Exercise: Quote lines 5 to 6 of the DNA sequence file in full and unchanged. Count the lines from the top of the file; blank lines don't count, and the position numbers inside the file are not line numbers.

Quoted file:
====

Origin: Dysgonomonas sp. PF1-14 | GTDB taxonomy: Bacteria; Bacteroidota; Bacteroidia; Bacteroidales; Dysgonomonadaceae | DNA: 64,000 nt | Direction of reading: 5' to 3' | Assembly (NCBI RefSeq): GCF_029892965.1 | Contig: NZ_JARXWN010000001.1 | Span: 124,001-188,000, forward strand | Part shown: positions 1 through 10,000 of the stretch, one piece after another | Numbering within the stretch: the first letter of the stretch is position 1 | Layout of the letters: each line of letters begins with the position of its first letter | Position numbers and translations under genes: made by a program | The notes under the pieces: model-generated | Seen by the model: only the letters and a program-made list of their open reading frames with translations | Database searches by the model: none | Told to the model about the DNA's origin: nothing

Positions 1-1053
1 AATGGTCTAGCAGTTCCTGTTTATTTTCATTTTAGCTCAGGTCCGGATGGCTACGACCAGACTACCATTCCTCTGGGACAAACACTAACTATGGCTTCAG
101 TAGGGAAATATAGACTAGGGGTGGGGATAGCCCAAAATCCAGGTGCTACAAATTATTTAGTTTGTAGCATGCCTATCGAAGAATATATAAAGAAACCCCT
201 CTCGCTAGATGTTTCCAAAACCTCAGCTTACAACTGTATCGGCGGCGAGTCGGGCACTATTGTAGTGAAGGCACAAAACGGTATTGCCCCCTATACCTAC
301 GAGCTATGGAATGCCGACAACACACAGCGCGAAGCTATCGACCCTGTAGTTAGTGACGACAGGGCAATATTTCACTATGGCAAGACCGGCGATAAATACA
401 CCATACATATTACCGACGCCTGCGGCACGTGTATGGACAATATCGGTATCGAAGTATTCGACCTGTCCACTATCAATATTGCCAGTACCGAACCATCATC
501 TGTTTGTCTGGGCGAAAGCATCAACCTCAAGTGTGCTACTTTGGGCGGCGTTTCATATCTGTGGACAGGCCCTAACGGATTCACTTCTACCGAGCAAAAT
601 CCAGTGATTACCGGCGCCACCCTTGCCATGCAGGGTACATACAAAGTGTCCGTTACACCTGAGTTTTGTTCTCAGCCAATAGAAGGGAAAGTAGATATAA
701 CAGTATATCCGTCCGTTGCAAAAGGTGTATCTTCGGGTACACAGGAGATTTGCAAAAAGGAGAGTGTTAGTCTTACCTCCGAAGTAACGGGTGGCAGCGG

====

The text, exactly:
201 CTCGCTAGATGTTTCCAAAACCTCAGCTTACAACTGTATCGGCGGCGAGTCGGGCACTATTGTAGTGAAGGCACAAAACGGTATTGCCCCCTATACCTAC
301 GAGCTATGGAATGCCGACAACACACAGCGCGAAGCTATCGACCCTGTAGTTAGTGACGACAGGGCAATATTTCACTATGGCAAGACCGGCGATAAATACA